Insurer extends cover for natural disaster

Insurer extends cover for natural disaster | Insurance Business

Insurer extends cover for natural disaster
Vero has announced a new policy benefit called SumExtra that will extend homeowners’ insurance cover in the event of either a natural disaster or other insured loss.

Vero CEO Gary Dransfield said with only around 50% of New Zealand homeowners taking steps to measure the cost of rebuilding their home the hope is SumExtra will help increase that percentage.

“We know the change to sum insured hasn’t been easy for New Zealanders and [that figure] concerns us.

“SumExtra extends and reinforces Vero’s desire to protect our customers by ensuring homeowners have additional insurance cover and minimise their risk of being caught out by underinsurance,” Dransfield said.

The policy perk, which as their underwriter Vero also extends to AMP home insurance customers, offers additional insurance cover of up to 10% of the sum insured to customers affected by a natural disaster. It also provides total replacement cover to customers who experience any other insured loss.

To qualify, customers have to establish an accurate and personalised sum insured based on a cost estimate from either the industry recognised Cordell Residential Valuer or a suitably qualified professional.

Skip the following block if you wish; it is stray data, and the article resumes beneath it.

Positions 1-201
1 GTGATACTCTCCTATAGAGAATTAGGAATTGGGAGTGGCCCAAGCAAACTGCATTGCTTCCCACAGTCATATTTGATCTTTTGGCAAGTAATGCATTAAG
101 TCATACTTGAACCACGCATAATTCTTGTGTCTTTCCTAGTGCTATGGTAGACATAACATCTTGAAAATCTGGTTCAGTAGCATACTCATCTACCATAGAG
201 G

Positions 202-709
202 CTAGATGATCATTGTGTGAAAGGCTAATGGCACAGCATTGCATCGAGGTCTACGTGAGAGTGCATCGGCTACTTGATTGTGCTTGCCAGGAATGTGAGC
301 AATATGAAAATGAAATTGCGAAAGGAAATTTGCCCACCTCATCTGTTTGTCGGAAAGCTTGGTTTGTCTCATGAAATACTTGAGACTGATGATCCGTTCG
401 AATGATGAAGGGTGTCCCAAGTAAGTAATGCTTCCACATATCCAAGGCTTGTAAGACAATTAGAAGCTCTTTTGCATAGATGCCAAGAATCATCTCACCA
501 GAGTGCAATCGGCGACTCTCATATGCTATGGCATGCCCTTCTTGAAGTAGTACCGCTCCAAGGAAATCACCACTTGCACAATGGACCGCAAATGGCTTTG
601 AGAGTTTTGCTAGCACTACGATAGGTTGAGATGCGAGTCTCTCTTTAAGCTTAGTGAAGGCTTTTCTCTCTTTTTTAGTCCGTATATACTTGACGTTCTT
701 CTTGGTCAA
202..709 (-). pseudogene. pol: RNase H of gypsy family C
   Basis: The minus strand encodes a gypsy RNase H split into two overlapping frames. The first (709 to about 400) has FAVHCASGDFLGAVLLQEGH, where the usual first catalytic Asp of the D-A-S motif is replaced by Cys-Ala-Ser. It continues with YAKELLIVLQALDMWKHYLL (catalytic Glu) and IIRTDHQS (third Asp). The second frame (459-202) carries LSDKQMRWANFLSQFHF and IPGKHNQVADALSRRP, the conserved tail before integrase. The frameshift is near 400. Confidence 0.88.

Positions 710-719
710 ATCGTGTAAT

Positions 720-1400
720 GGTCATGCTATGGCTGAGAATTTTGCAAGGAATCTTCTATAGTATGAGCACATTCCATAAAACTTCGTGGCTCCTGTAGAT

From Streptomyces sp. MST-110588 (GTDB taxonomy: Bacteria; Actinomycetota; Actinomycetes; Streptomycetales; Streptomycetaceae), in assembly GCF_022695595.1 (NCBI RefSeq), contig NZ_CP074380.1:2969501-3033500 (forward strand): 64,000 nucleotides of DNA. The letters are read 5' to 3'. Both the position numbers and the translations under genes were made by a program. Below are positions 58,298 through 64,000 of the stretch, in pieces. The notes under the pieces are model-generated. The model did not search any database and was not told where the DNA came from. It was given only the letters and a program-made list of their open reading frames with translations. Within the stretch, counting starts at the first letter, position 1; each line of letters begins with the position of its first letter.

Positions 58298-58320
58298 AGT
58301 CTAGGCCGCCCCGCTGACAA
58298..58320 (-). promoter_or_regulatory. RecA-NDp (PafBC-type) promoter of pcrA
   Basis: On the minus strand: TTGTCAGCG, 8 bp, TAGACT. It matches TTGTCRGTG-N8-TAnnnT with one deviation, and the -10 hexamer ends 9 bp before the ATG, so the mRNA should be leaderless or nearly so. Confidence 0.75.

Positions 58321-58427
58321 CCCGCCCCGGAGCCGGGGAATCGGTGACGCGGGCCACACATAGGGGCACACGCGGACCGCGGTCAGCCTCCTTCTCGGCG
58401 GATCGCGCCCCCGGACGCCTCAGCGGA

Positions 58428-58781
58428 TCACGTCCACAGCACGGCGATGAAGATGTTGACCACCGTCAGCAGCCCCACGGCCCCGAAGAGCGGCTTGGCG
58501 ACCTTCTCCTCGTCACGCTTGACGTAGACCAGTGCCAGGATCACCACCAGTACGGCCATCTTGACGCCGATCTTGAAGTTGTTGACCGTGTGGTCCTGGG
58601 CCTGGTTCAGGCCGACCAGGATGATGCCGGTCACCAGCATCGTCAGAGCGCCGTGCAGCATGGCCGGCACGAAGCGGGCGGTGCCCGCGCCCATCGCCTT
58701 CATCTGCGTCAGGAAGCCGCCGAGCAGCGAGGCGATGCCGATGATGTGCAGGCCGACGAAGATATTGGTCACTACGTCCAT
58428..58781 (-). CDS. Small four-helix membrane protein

Dransfield said many Vero customers will automatically be eligible for the SumExtra benefit.

“We’ve tried to make this as easy as possible for our customers,” he said. “We want to encourage our policyholders to understand the true value of their homes – just as we do for their contents insurance – and to review their default sum insured in order to ensure they have adequate cover should the worst happen.

“We recognise that building costs can vary and we want our policyholders to know that their policy can stretch to cover them. SumExtra means our customers who take steps to personalise their sum insured can expect it to go further in the event of a major loss.”

The move sees competition hotting up in the home insurance arena.

In October last year Tower reintroduced full replacement cover for homes destroyed by fire which caused some controversy in the industry.